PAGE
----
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Thread: writer's block

  1. #1
    Progress is offline Member
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    Default writer's block

    Often, the hardest job for a writer is simply to get started. Some days it seems that there is nothing to write about and that we have nothing to say. But don't worry if this "writer's block" happens to you.

    The above comes from a textbook. It asks us from where to where this "writer's block" mean concretely? It is a kind of stupid question but if you had to answer correctely, how would you answer and would you give me the reason?

    Should I say from "Some", "it", "that" or "there" to "say?"
    I have to answer that to my students

    Thank you very much.

  2. #2
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    Default Re: writer's block

    I don't understand your question.

    "Writer's block" doesn't refer to any particular sentence, and it doesn't have a concrete meaning. It's not like a road block, in that sense; it doesn't extend from one word to another, as a road block extends from one side of the road to another. It's just an inability to write.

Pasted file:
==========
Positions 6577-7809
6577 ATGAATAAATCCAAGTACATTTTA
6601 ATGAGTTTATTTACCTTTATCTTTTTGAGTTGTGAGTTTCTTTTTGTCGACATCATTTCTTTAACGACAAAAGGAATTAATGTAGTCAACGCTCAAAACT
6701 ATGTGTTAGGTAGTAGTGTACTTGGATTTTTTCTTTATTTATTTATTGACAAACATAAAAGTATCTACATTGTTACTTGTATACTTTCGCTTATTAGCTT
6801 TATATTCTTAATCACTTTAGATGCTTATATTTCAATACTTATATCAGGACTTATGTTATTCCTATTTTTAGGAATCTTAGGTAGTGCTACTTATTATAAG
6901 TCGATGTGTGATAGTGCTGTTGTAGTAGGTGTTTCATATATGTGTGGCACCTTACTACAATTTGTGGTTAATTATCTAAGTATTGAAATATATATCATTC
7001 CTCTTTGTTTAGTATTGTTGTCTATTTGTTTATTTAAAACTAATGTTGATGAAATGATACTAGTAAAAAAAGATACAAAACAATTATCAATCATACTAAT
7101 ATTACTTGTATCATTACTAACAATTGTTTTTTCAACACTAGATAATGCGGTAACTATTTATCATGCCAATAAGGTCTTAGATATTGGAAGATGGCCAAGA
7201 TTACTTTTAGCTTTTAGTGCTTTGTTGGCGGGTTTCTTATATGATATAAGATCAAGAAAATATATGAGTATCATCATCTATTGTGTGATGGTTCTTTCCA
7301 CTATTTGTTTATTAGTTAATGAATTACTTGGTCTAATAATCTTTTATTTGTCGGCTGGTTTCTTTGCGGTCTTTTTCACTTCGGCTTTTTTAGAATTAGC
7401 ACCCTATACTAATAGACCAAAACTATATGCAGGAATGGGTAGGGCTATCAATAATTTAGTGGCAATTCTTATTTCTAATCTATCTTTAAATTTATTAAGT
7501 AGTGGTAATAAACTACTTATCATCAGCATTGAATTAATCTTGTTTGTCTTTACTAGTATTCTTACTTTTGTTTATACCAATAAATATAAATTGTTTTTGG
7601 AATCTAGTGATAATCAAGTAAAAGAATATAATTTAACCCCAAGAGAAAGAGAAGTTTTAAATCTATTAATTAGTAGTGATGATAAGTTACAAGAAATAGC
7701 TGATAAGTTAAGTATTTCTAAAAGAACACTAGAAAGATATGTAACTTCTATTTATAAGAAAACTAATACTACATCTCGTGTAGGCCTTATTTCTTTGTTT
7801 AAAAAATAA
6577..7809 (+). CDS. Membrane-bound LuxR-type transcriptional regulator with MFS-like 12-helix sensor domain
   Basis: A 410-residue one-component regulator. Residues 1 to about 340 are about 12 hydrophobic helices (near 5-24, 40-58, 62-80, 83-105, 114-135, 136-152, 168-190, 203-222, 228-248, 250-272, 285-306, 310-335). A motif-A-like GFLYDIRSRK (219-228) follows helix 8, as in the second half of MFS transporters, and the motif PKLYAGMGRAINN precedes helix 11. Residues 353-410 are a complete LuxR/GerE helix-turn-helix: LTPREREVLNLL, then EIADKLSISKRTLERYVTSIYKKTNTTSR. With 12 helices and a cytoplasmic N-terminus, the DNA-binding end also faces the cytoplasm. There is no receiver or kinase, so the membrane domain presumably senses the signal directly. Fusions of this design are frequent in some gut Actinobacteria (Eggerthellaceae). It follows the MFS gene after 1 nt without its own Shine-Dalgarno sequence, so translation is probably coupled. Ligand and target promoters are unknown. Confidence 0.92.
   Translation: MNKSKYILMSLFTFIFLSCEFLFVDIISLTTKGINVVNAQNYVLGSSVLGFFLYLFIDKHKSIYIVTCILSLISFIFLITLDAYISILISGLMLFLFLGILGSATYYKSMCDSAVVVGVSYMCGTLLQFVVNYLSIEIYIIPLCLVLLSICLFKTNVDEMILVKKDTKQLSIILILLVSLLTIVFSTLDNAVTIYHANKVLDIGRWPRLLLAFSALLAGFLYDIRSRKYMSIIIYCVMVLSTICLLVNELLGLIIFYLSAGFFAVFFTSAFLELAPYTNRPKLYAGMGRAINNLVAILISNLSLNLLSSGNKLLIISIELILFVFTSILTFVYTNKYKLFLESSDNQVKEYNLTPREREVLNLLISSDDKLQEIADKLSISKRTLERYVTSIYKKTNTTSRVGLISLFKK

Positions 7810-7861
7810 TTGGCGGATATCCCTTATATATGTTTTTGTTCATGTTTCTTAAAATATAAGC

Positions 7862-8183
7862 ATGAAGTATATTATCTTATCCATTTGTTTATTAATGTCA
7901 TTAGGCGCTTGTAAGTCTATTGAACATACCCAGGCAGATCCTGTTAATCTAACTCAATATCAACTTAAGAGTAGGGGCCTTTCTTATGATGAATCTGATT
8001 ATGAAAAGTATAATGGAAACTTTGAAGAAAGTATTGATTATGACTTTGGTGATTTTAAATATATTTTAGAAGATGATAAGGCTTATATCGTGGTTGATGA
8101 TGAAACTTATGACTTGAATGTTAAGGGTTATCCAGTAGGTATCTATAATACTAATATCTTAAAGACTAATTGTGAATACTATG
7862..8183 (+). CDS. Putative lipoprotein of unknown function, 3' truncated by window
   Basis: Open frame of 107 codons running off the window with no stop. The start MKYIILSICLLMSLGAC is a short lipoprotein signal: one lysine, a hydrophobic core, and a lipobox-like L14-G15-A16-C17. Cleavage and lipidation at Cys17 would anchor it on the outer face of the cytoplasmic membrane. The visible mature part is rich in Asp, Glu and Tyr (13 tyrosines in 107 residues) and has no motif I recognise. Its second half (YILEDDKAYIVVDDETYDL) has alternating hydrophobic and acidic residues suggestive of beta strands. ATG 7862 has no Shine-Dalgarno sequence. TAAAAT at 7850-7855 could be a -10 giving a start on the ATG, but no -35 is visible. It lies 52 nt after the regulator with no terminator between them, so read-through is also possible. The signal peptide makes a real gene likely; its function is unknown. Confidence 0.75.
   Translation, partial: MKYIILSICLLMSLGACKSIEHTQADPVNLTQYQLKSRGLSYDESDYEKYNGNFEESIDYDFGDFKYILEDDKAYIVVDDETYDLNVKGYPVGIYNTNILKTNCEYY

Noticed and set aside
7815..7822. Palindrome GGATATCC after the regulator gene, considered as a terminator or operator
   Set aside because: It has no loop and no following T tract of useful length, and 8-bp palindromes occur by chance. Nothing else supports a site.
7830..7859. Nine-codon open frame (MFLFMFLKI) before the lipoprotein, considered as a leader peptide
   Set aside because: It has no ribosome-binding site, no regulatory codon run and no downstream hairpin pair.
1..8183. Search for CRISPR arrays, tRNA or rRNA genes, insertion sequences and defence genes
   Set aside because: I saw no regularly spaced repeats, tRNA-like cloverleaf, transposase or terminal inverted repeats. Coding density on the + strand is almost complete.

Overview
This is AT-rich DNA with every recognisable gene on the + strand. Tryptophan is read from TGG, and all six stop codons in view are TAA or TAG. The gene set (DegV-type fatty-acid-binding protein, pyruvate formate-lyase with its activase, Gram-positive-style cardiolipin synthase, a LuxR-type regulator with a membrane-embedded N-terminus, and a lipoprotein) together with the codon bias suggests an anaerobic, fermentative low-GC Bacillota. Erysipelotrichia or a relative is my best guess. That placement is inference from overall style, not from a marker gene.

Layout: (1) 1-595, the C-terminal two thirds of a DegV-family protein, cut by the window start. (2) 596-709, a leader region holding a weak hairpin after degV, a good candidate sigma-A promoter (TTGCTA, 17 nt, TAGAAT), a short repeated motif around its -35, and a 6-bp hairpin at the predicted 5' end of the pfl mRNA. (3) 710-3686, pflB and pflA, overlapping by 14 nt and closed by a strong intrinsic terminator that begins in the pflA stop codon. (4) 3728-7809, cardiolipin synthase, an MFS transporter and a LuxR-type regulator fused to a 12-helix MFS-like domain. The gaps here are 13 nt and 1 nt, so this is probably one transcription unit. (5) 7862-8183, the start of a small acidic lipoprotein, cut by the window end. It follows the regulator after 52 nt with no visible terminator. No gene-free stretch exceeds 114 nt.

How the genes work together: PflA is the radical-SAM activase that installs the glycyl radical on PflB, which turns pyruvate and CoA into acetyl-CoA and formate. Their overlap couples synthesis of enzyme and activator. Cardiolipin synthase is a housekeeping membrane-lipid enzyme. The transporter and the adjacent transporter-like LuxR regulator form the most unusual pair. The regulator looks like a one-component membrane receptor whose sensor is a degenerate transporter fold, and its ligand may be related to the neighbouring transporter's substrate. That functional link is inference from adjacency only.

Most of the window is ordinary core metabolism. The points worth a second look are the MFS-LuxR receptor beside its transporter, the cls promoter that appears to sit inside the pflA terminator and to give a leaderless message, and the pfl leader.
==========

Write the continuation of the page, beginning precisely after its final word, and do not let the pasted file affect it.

b

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    Default Re: writer's block

    Thanks BobK

    I thought in this passage this writer's block refers to bascically "(that) there is nothing to write about and that we have nothing to say" and I was wondering that "some day it seems" should be included into it. If you had to decide, how would you do?

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    Default Re: writer's block

    Well, the 'some days it seems' suggests that writer's block is a temporary thing rather than a permanent physical disability, so I'd include that phrase if I had to make the choice.

    b

  5. #5
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    Default Re: writer's block

    Thanks I see, BobK, from "some" to "say" because it is temporary.

    I really appreciate that

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